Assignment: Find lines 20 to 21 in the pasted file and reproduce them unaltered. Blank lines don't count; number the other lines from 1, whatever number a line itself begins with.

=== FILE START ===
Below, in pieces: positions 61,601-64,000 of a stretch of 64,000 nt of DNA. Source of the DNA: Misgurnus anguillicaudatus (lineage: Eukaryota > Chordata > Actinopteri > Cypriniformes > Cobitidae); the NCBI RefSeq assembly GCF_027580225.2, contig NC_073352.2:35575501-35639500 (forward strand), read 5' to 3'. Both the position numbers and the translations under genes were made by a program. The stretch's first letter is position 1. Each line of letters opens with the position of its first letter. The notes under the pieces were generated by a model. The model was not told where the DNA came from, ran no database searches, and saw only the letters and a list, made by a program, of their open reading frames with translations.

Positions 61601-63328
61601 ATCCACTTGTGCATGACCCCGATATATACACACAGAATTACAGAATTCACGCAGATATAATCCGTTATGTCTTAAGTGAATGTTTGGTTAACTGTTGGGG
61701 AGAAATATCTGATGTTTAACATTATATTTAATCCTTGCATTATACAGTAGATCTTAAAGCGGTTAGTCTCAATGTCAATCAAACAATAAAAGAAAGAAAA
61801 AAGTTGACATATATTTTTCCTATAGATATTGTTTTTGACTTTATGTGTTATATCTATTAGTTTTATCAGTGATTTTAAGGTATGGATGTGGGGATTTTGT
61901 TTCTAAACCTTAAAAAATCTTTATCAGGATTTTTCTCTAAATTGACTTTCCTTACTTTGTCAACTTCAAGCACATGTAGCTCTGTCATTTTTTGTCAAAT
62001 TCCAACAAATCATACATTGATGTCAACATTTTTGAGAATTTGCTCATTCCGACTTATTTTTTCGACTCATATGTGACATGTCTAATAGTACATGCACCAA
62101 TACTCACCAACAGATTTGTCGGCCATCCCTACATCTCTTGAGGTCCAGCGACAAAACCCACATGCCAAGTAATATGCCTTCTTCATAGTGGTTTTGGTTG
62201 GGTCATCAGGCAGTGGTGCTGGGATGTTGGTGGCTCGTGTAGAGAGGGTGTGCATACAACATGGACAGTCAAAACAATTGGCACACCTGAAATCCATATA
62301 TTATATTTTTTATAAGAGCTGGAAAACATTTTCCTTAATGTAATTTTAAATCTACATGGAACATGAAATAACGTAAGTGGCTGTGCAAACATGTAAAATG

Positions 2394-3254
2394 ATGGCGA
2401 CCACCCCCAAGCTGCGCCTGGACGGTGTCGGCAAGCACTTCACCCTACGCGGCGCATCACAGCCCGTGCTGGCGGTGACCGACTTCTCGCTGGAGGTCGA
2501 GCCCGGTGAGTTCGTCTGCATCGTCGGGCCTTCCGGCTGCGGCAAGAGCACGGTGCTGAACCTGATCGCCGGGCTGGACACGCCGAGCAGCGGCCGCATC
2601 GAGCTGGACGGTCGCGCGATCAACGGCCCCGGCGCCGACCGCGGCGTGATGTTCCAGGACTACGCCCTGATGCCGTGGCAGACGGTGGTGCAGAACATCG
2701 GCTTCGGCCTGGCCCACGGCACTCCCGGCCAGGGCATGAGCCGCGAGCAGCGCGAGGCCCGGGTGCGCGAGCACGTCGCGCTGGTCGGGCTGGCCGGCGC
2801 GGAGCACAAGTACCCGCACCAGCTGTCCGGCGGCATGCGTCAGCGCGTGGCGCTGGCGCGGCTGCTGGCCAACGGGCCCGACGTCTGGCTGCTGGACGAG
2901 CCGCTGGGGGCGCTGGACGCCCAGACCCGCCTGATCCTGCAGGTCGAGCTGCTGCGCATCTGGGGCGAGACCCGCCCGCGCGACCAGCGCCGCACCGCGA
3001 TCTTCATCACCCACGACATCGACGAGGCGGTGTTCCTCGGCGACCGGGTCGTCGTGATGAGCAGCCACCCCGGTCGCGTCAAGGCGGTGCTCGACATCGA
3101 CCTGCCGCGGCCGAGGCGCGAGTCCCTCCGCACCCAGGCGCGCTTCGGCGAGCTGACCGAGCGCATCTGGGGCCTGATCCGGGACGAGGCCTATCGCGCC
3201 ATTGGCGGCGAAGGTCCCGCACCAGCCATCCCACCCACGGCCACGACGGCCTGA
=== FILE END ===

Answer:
3101 CCTGCCGCGGCCGAGGCGCGAGTCCCTCCGCACCCAGGCGCGCTTCGGCGAGCTGACCGAGCGCATCTGGGGCCTGATCCGGGACGAGGCCTATCGCGCC
3201 ATTGGCGGCGAAGGTCCCGCACCAGCCATCCCACCCACGGCCACGACGGCCTGA